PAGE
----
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State govt.’s duplicity fails to save hospitals

Connecticut’s hospital problem has just bounced back into state government’s lap now that Tenet Healthcare Corp. has withdrawn its applications to purchase Waterbury Hospital and St. Mary’s Hospital in Waterbury, Bristol Hospital, Manchester Memorial Hospital and Rockville General Hospital.

The problem arises from several factors. State government, the biggest provider of medical insurance, continues to run deficits and has reduced subsidies to hospitals. The state’s population is aging and becoming poorer and more expensive to insure. And the new national medical insurance system has failed to achieve the promised savings.

So the idea of Governor Malloy and the General Assembly was to facilitate selling the most insolvent nonprofit hospitals to for-profit corporations and let the new owners do the dirty work of economizing and take the blame for it — monopolizing, extracting concessions from labor, and raising prices. To start, the governor and legislature authorized for-profit hospitals to acquire doctor practices.

But hospital unions and civic interests pushed back as they realized that savings from privatization would go far beyond mere purchasing efficiencies — that labor and medical services would be jeopardized. In response the state Office of Health Care Access and Attorney General George Jepsen, whose approvals are required for hospital acquisitions, conditioned Tenet’s acquisition of Waterbury Hospital on maintaining the status quo there for five years.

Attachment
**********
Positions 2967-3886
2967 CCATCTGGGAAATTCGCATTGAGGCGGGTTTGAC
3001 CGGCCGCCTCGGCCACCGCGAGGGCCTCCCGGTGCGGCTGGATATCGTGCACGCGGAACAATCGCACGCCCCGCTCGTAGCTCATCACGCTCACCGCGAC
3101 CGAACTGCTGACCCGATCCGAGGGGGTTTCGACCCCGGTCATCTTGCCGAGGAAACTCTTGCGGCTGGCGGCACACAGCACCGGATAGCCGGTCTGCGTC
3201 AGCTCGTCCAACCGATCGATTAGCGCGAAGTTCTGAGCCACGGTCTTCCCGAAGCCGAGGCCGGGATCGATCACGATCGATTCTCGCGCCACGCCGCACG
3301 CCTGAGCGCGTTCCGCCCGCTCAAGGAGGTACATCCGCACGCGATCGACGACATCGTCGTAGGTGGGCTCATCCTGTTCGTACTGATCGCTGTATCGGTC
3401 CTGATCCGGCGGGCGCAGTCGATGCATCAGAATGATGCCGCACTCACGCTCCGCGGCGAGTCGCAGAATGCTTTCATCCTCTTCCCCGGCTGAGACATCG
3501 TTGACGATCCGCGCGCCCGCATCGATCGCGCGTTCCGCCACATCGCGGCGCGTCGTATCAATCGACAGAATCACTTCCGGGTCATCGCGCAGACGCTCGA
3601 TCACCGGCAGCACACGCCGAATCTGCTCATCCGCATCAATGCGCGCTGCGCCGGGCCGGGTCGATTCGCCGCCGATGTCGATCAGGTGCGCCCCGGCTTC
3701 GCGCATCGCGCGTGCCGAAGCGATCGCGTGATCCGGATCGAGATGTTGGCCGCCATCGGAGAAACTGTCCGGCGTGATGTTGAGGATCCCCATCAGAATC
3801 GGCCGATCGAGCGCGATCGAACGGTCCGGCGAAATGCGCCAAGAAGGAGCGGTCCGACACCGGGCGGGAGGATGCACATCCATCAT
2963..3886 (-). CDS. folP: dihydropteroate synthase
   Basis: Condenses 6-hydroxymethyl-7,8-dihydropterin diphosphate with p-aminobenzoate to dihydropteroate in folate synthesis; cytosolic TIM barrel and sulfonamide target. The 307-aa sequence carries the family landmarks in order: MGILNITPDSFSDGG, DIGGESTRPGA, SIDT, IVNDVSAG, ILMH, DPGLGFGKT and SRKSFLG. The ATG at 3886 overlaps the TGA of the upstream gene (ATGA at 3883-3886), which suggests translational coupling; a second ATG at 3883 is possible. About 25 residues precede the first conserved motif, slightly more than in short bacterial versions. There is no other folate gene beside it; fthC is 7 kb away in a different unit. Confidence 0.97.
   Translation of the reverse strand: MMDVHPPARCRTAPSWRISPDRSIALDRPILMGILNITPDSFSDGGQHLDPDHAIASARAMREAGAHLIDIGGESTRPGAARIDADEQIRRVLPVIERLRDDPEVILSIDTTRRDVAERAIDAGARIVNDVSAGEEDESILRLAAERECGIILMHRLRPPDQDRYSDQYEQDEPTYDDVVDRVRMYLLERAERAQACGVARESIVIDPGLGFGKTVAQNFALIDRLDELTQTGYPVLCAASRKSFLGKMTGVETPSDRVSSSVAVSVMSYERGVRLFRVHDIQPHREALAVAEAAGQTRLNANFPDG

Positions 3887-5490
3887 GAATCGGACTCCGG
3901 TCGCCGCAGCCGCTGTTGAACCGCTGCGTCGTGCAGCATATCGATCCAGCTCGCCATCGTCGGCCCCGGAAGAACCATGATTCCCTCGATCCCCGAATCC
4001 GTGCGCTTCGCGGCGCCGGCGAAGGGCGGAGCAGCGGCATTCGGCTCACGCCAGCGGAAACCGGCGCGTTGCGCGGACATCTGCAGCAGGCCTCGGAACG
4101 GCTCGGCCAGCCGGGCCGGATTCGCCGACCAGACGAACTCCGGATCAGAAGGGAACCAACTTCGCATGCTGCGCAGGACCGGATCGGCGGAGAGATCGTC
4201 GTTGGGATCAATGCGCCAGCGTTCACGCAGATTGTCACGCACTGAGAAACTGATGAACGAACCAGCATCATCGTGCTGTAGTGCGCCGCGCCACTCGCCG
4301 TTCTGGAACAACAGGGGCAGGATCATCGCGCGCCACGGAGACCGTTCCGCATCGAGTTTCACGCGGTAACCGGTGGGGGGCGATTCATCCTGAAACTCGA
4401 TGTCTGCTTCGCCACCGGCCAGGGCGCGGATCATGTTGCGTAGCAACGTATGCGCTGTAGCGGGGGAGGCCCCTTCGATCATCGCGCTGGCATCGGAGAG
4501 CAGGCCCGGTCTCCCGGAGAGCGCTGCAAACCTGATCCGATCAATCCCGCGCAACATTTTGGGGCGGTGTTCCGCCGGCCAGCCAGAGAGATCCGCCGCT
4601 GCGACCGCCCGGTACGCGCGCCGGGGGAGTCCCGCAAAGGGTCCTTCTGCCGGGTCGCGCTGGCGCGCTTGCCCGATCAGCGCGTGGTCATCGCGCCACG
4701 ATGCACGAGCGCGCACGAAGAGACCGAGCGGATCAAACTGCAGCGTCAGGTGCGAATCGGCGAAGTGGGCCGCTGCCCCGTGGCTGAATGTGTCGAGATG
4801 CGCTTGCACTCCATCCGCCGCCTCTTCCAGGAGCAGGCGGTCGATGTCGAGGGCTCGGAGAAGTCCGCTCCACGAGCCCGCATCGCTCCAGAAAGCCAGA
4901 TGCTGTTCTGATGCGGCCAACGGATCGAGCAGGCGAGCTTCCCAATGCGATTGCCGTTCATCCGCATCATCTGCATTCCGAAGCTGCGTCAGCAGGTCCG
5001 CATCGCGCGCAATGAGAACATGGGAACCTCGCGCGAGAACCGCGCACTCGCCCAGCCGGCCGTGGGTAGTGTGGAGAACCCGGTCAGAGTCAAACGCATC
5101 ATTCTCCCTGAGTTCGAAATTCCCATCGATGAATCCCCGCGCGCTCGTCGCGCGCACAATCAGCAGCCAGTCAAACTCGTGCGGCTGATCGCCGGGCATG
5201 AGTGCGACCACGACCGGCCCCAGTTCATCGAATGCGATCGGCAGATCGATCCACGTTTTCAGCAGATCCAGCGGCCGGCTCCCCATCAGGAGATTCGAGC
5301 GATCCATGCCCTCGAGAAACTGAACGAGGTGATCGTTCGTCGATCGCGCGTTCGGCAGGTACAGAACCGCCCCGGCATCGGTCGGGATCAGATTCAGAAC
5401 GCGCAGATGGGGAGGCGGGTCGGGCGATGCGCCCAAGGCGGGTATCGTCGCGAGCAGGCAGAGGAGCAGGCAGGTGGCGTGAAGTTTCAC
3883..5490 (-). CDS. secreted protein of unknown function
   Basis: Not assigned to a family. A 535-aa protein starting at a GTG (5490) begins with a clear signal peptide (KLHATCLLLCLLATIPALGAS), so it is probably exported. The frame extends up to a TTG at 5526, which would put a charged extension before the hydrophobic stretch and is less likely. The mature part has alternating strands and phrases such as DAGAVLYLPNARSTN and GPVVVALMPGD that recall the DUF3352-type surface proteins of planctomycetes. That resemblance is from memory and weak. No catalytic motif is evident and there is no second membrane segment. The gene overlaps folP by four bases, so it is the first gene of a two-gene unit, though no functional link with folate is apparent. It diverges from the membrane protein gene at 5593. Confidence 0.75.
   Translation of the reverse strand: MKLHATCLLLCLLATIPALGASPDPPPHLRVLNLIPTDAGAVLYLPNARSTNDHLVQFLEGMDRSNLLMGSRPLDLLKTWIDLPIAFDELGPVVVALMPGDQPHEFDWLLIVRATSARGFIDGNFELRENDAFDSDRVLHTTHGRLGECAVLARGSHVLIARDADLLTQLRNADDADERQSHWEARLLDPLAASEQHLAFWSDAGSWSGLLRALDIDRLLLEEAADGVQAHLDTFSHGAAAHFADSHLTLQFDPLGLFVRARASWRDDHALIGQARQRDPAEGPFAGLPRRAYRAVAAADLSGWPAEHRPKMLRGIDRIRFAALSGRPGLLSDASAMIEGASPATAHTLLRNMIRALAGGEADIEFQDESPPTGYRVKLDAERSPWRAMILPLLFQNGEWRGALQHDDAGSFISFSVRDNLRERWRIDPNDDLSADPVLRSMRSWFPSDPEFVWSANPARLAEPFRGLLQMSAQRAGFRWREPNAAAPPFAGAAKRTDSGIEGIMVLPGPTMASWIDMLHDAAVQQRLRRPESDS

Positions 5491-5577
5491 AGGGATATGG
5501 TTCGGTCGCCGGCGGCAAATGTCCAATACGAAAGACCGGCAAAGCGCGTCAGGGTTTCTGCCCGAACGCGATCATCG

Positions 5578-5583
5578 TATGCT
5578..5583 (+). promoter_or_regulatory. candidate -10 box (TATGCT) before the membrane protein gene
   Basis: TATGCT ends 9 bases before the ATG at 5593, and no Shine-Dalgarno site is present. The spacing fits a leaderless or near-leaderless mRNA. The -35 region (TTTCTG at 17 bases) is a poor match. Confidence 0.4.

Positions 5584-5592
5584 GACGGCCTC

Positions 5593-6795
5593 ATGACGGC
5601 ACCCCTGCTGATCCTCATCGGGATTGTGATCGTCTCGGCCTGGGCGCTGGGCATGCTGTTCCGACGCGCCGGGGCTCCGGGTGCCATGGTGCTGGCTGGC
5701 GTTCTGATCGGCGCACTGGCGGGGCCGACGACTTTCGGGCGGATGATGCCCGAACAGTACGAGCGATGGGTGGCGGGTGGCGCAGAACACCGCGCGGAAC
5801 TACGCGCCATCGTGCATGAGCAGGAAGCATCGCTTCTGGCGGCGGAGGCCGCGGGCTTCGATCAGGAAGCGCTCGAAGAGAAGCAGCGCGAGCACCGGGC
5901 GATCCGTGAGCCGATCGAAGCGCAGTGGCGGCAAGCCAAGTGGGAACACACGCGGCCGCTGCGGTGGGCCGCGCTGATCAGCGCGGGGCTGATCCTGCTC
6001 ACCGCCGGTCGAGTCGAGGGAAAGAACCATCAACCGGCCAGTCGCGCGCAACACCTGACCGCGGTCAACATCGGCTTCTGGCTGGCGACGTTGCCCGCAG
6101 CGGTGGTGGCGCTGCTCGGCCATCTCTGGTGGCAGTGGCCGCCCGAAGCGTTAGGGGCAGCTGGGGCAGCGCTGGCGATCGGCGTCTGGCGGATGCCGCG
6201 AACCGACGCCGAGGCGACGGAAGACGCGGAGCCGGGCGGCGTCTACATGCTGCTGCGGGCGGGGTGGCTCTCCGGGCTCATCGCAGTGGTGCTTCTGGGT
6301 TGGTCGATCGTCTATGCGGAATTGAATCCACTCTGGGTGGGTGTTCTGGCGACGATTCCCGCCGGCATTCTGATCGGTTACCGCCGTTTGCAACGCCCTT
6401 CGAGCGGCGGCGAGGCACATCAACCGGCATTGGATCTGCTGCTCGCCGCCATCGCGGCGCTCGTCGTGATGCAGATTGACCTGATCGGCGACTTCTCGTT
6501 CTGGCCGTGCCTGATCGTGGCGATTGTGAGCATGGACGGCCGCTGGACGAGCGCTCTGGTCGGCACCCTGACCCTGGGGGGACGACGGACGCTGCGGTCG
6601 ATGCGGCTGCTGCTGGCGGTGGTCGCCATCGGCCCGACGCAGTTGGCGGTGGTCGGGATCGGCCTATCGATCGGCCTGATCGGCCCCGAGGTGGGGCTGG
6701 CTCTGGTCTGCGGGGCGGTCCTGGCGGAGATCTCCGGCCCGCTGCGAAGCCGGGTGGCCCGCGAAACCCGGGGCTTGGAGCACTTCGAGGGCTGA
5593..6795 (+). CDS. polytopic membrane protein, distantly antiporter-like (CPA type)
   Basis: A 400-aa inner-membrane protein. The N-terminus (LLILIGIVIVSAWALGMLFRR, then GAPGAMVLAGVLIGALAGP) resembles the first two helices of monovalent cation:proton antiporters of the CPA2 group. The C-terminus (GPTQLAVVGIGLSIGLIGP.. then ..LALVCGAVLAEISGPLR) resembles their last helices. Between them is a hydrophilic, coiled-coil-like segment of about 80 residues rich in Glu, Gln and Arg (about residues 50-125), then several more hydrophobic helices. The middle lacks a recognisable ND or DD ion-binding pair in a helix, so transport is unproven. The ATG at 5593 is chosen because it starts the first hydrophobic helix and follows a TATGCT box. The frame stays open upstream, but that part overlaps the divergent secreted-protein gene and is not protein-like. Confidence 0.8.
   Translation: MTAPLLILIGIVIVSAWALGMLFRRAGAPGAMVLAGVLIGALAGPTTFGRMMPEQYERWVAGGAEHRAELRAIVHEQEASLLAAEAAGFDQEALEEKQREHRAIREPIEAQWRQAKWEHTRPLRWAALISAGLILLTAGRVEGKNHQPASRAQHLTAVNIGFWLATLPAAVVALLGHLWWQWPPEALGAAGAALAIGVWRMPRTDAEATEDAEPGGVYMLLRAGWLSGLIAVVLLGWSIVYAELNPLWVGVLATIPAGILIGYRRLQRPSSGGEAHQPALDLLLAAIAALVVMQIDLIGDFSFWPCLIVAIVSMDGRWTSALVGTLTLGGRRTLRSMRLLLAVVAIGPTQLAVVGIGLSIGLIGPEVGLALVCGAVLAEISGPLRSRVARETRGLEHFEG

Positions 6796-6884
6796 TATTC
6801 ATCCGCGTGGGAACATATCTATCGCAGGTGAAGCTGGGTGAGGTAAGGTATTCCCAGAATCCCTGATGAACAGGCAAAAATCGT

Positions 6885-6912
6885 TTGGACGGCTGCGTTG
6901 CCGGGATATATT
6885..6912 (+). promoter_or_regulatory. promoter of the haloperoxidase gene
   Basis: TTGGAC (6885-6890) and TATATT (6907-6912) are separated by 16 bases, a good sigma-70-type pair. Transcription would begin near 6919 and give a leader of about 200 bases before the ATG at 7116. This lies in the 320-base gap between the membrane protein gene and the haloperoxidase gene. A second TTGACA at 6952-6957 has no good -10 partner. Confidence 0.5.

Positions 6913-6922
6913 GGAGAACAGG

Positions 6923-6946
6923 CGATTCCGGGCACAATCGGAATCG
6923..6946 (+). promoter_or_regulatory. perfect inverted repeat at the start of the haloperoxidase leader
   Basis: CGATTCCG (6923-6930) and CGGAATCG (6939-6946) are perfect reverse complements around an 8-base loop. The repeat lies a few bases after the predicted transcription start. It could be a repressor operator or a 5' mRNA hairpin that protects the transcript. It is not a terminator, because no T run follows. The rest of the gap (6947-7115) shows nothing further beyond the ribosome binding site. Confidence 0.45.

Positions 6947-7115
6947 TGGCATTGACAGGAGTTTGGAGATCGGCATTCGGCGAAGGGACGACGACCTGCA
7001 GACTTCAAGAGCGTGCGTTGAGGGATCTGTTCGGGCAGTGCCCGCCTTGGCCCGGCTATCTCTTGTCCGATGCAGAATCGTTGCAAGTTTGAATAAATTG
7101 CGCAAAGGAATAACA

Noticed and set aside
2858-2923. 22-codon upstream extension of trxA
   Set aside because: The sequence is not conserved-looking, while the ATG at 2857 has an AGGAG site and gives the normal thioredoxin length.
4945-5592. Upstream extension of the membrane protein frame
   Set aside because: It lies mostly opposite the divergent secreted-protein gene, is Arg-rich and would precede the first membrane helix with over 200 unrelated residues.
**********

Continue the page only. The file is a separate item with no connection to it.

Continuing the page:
Tenet recognized this as duplicity by state government. First state government purported to want to save money on medical care and to rescue the insolvent hospitals, but then state government made it impossible for the one bidder for the hospitals to achieve enough savings that would make them profitable. So last week Tenet withdrew its bid not just for the Waterbury hospitals but also for those in Bristol, Manchester, and Rockville.

This leaves the hospitals, starting with Waterbury, on the verge of being unable to cover payroll and other vital expenses. There will be layoffs at the hospitals and new calls for state government to cover their losses. But then hospitals not getting extra aid from state government will complain, and fairly so, since the populations served by the five hospitals for which Tenet was bidding are not any more impoverished than those served by the other hospitals. The insolvent hospitals may just be less well managed. Besides, state government’s finances are as bad as the hospitals’ own.

So the best option may be to let the insolvent hospitals go through bankruptcy reorganization, canceling their executive, labor, and other contracts and bestowing the remaining infrastructure on new community-based managements free of debt and able to start fresh. To keep the hospitals going as nonprofits, the new managements would have to make better choices than the old ones, but they would be out from under the old managements’ mistakes.

For example, Eastern Connecticut Health Network, operator of the Manchester and Rockville hospitals, is notorious for its executive salaries and junkets and real estate expansions. Its trustees and community corporators failed to provide oversight and leadership and, having run the institutions down, blithely put them up for sale, though the hospitals are crucial parts of their communities.

Of course it is questionable whether enough civic engagement remains in the communities served by the insolvent hospitals. Indeed, it’s a question whether enough civic engagement remains to operate the whole state itself, since only a little more than half the people who are registered to vote did so in the state election last month, a level of civic participation that falls to about 40 percent if eligible adults who have not even registered are counted.

Maybe the state administration’s strenuous conditions and Tenet’s withdrawal are just negotiating tactics. Even so, the administration’s duplicity has failed to save the hospitals.

Chris Powell is managing editor of the Journal Inquirer in Manchester.